The artefacts that Babbage designed are wondrous, but the system of thought he developed in which those artefacts' complex state spaces could be designed and checked before any metal was cut is a much more significant achievement. Every modern engineer knows the value of speculative design backed up by simulation and prototyping. The integrated circuit industry led the way with design notations simply because the cost of prototyping, and the financial loss for an erroneous design, was economically unsustainable. By the same token, Babbage was forced to develop paper methods to exercise his designs because the cost of implementation, and the length of time needed to manufacture his designs rendered physical prototyping and experimentation largely infeasible.
Babbage himself was very aware of the relative importance of the objects and the meta-object; the design and the design discipline: he wrote
By the aid of the Mechanical Notation, the Analytical Engine became a reality: for it became susceptible of demonstration
and he believed that the notation would become the standard design method taught in the engineering schools. In that he was quite wrong. Nearly all mechanical systems, from steam engines to internal combustion engines, pumps and jet engines are sufficiently simple that their state space may be deduced by inspection of the engineering drawings which show their geometry. This is because they do not have memory: an engine rotates, and each rotation is as the last. Understanding one cycle is sufficient to understand all cycles. It is only the introduction of memory that generates complex time-dependent behaviour, and that is exactly the point at which the geometry diagrams become inadequate to the task of capturing the function of the machine.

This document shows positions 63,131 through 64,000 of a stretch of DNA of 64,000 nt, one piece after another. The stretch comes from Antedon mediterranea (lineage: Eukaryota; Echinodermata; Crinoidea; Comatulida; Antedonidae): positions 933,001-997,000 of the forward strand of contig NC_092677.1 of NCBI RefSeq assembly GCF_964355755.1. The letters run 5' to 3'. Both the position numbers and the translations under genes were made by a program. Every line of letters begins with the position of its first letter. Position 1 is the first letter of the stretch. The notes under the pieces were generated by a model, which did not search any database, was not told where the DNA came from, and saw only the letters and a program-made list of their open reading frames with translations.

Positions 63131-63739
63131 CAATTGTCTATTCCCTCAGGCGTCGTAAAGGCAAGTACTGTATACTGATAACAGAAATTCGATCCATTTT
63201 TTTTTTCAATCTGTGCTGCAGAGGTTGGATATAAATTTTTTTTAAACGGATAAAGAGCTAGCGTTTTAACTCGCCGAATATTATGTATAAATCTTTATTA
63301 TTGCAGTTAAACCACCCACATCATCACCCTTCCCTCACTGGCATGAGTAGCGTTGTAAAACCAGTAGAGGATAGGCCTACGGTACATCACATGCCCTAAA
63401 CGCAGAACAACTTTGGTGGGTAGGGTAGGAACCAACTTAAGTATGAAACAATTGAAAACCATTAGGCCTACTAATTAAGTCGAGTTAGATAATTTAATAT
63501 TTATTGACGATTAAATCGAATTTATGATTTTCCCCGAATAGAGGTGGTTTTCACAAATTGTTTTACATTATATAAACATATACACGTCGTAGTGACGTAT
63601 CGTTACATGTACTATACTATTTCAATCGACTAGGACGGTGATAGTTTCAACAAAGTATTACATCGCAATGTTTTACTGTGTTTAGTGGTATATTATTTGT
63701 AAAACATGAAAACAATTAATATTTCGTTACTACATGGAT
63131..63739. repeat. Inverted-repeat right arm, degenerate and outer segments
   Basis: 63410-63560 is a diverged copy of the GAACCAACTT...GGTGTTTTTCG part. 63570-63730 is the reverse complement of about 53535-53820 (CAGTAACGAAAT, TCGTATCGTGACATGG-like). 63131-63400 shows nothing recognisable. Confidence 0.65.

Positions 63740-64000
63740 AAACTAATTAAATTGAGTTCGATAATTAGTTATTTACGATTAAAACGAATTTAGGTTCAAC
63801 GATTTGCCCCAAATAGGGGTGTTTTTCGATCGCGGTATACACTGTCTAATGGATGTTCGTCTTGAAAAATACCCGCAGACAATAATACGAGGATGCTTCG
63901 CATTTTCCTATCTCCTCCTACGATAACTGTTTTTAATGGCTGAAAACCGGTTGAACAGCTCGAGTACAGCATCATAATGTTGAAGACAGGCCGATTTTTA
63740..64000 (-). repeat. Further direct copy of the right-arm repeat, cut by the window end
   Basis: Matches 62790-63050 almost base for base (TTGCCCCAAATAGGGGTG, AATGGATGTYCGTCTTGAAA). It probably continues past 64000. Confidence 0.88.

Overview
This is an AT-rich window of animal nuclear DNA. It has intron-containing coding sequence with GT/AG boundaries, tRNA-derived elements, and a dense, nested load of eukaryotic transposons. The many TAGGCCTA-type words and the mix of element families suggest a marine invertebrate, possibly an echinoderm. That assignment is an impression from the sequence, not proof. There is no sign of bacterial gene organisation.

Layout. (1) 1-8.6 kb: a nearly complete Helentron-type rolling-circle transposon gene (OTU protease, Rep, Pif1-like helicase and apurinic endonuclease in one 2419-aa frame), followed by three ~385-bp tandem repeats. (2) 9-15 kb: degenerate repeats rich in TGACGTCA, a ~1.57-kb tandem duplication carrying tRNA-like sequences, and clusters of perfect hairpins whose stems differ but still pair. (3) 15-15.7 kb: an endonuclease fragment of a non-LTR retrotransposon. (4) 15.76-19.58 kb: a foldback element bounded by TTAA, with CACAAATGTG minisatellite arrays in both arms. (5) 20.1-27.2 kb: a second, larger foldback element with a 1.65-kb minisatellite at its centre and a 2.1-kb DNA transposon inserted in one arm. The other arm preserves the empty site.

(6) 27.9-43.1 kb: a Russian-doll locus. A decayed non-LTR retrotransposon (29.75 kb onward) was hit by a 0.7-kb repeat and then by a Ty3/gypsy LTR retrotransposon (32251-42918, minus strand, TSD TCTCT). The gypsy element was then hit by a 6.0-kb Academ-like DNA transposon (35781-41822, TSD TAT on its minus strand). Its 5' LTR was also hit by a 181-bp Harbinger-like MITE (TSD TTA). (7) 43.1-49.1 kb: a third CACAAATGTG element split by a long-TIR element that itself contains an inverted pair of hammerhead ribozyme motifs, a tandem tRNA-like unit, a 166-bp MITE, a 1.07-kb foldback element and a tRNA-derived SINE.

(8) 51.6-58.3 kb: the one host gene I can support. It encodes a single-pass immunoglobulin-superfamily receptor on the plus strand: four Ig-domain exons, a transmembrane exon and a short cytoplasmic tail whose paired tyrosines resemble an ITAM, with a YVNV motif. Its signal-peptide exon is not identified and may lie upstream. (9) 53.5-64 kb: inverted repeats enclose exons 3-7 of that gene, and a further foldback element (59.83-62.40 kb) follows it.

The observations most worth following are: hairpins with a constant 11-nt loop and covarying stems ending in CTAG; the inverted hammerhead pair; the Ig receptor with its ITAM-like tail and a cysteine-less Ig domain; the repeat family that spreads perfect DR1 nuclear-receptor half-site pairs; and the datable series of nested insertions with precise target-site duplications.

We all know that the workings of a computer programme will not easily be gleaned from an examination of its transistors and their interconnections: that is the wrong level of abstraction. Babbage was the first individual to work with systems where the function transcends the components, and our Notions and Notations project aims to elucidate, formalise and test the techniques he developed.

We are going to do this by treating his system of notations as a formal language, adopting techniques from software language engineering. The team will develop abstract simulators which make specification written in the notation executable (and as a byproduct generate graphical visualisations of the system described by a specification) and use these simulations to verify our understanding against Babbages's descriptions and actual artefacts.

In this we are greatly aided by the existence of a complete draft and finished notations for Difference Engine 2, along with instances of the physical machine built by the Science Museum in London which were built according only to the drawings, but largely without reference to the notations.
Our goals then, are to research the development of the notations over time; to formalise the notation in a way that can be parsed and processed by modern computers; to implement a simulator for the notation; to test the simulator by reference to Difference Engine 2 and to provide simulations that will help understand the operation of the Analytical Engine.